• The Intercounty Connector (MD State Route 200). WSP in joint venture, provided GEC services to the Maryland State Highway Administration for an 18-mile east-west tolled highway north of Washington, D.C. completed in 2014.
  • Interstate 95 (I-95) Express Toll Lanes. Located north of Baltimore City, it was the second all-electronic toll facility in Maryland when it opened in 2015, bringing traffic relief to one of the most congested portions of I-95.

Beyond the transportation projects, Ávila is proud to be involved in initiatives at WSP that promote diversity. Once of those recent events was a roundtable, where WSP staff from several ethnic backgrounds was invited to come together and share their professional stories.

“At WSP we deeply emphasize diversity and inclusion,” Ávila said. “We take this very seriously to make sure we have diverse teams working together on our projects.”

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©PHOTO COURTESY OF MARCO ÁVILA

Marco V. Ávila, P.E. (right side, next to banner) is the CEO and co-founder of The Healing Hands Foundation, which leads two medical missions per year to countries like Ecuador and Guatemala.

The Healing Hands Foundation

Ávila was born and raised in Quito, Ecuador, but said his family roots extend to La Madre Patria, Spain. He is a graduate of the New Jersey Institute of Technology’s Newark College of Engineers with a civil engineering technology degree.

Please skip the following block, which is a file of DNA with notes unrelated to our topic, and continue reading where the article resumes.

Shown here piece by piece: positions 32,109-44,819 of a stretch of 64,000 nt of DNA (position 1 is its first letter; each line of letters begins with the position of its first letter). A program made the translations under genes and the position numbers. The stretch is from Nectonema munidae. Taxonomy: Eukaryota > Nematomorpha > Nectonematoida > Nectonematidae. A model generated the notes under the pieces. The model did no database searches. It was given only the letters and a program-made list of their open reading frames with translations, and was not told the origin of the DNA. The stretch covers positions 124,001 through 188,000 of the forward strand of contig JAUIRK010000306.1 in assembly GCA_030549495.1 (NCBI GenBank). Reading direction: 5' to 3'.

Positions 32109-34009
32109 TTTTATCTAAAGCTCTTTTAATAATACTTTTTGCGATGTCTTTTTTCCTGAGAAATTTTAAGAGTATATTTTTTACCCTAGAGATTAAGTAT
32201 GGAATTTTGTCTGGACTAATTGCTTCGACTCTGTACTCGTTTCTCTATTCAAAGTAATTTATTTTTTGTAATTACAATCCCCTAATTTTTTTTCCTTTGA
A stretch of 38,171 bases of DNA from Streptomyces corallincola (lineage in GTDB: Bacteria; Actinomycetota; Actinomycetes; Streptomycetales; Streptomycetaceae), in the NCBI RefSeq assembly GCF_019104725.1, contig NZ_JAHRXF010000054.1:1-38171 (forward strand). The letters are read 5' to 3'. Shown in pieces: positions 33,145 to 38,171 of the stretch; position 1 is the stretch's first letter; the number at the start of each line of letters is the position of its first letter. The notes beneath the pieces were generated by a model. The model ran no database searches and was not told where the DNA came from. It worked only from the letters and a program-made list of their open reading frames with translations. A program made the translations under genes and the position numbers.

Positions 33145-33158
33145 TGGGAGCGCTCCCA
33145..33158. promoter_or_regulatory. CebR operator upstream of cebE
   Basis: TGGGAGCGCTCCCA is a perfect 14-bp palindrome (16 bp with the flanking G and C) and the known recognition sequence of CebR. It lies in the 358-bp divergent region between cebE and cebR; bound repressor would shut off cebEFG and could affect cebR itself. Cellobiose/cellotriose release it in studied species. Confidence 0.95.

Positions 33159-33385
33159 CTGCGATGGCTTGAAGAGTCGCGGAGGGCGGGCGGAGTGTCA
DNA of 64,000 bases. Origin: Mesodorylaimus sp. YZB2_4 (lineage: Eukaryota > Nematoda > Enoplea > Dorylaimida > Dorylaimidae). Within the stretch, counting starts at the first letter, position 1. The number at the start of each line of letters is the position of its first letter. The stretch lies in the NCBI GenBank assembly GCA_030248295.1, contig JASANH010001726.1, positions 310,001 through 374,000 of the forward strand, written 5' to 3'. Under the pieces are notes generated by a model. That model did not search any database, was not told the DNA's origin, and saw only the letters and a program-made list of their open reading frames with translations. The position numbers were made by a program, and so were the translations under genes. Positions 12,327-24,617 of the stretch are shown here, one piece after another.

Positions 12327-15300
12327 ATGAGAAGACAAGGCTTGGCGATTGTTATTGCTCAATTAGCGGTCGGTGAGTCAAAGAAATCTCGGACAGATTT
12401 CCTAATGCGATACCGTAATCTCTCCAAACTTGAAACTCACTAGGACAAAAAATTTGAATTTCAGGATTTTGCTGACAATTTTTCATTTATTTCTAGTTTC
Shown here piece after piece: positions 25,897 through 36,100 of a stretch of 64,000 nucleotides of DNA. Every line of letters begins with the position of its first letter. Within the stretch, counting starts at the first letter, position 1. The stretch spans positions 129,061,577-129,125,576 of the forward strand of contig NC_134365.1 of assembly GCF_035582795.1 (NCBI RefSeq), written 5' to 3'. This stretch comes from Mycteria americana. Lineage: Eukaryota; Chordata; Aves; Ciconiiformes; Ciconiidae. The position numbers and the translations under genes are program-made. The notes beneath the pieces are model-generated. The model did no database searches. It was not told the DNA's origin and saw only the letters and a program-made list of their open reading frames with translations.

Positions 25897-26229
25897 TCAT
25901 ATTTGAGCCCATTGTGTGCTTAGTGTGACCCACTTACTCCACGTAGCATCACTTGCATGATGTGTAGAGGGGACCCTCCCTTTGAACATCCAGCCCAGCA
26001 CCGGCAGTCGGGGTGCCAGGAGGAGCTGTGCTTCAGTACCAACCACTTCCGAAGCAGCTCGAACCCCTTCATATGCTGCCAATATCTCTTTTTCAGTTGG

With a personal and professional journey that led from South America to the Northeastern U.S., the opportunity to help promote and encourage others who share a similar heritage has long been an important endeavor for him.

He also organizes two medical missions every year through The Healing Hands Foundation, an organization that he co-founded and currently serves as its CEO. The mission of Healing Hands is to provide free surgeries and dental work to children in need around the world. He donates his vacation time to participate in these missions.

Ávila also serves on the board of the Engineering Society of Baltimore and is a past president of the organization. He is a mentor for Baltimore-area high school students, encouraging them to stay in school. He runs an annual Engineer’s Week event for high school kids interested in an engineering career.

In addition to his work with the chamber, he has been involved in several leadership roles for other industry organizations, including a past president for the Chesapeake section of the American Society of Highway Engineers, past president of the Engineers Club of Baltimore, and a current committee chair for the Maryland chapter of the American Council of Engineering Companies.

“These contributions have all helped me gain experience that is helping me serve the MDHCC,” Ávila said. “I have been grateful for the industry opportunities I have had, and that I have had been able to give back to our industry in every way possible.”